- Consistency and completeness. Investors still want comparable year-on-year data and will be especially interested this year in gauging companies’ resilience to shocks. Although managing COVID-19’s immediate impacts remains top priority for many public companies, reporting historical ESG data and performance remains essential. While a slight delay of this year’s reporting is understandable, companies should still strive for the same level of coverage as previous years and continue to improve their disclosures moving forward, with the expectation that their performance on key social issues will be even more thoroughly examined than usual.
- Accountability during the new reality. Reports should provide an enduring account of how companies are responding to the COVID-19 crisis. The extent to which companies do this now or in the future depends on where they are in their reporting cycle: reports near completion today (e.g. by companies that operate on a calendar-year basis) will provide less insight than those with more time available (e.g. by companies with a fiscal year that doesn’t match the calendar year and report later in the year). Regardless of reporting calendar, companies will need to explain decisions made during this time and make forward-looking statements about how they intend to help «build back better» in the future. Sustainability reports will become an essential venue for accountability when looking back at company actions during COVID-19.
- Numbers backed by narrative. Stark reductions in business operations and travel as a result of COVID-19 will likely reduce companies’ greenhouse gas emissions and other environmental impacts, in many cases accelerating progress towards sustainability goals. Similarly, COVID-19 will impact many other metrics, such as diversity, employee engagement, and supply chain labor compliance. Going forward, it will be essential for companies to provide a narrative that identifies what change in historical performance relates to COVID-19 factors and what change results from previously existing plans—numbers on their own will be impossible for readers to interpret. It will also be important to provide a forward-looking narrative explaining their potential trajectory once COVID-19 is behind us.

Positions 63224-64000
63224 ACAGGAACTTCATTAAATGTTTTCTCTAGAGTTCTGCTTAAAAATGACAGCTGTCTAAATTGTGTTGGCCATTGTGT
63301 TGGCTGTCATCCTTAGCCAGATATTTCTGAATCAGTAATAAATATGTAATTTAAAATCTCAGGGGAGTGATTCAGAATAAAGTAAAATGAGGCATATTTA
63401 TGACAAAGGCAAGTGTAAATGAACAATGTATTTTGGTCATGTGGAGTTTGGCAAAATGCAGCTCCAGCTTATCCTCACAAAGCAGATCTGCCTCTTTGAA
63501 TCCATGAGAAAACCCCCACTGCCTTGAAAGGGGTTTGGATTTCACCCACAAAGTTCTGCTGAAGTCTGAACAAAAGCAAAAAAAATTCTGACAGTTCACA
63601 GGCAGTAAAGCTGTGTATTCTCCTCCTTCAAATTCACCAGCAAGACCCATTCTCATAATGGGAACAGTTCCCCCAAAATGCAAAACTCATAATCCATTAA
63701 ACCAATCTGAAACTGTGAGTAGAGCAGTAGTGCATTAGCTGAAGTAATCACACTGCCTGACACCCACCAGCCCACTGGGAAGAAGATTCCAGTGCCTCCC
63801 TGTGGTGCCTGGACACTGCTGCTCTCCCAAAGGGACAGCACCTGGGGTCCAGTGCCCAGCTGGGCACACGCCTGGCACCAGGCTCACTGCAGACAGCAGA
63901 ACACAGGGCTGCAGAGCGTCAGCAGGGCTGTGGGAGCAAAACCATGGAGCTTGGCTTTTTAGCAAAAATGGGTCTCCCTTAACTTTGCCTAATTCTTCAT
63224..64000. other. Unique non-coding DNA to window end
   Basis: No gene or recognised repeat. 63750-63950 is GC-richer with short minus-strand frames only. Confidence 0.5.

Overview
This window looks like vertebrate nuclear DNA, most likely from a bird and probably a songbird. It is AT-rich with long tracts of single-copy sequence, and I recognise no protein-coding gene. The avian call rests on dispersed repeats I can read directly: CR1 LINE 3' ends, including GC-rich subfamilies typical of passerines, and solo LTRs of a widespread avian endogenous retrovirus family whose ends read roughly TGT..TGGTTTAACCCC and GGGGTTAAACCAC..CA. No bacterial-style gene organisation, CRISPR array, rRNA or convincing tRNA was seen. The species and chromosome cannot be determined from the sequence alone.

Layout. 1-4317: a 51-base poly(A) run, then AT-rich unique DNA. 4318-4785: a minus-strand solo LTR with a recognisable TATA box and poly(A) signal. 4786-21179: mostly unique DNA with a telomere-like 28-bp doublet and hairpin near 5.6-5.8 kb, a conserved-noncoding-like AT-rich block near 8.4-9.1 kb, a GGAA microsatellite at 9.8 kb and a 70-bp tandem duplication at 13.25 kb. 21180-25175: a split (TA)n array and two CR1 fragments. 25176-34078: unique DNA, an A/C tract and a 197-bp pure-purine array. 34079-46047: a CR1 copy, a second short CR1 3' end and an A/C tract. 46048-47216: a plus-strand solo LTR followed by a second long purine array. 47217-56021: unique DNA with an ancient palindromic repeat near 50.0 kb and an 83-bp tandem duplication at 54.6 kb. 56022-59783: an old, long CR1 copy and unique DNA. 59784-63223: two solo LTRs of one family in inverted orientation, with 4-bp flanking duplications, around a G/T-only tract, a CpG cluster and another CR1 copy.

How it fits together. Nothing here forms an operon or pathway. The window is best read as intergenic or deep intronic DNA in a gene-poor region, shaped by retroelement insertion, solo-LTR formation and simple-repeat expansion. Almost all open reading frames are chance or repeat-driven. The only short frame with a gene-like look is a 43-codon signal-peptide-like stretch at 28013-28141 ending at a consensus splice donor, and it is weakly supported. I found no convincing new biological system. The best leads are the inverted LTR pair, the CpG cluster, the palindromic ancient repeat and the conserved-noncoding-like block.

- Meeting stakeholders’ information needs outside the annual reporting cycle. Honest and timely communications are more important now than ever. Reporting is about meeting the information needs of external stakeholders, and in the current crisis, that may entail disclosure outside the boundaries of the formal sustainability/annual report, such as dedicated COVID-19 webpages. While not a substitute for formal reporting, well-designed websites and other responsive communications can be a powerful tool to distill the most material information to stakeholders, enabling them to make informed decisions and provide feedback to companies in the near term.
Sustainability reporting exists so that stakeholders can make informed judgments about how companies impact the world around them and understand how the changing world impacts the sustainability performance of companies. In this sense, sustainability reporting is more important now than it has ever been, and looking forward, it will be critical to understand how COVID-19 may impact sustainability reporting over the long term.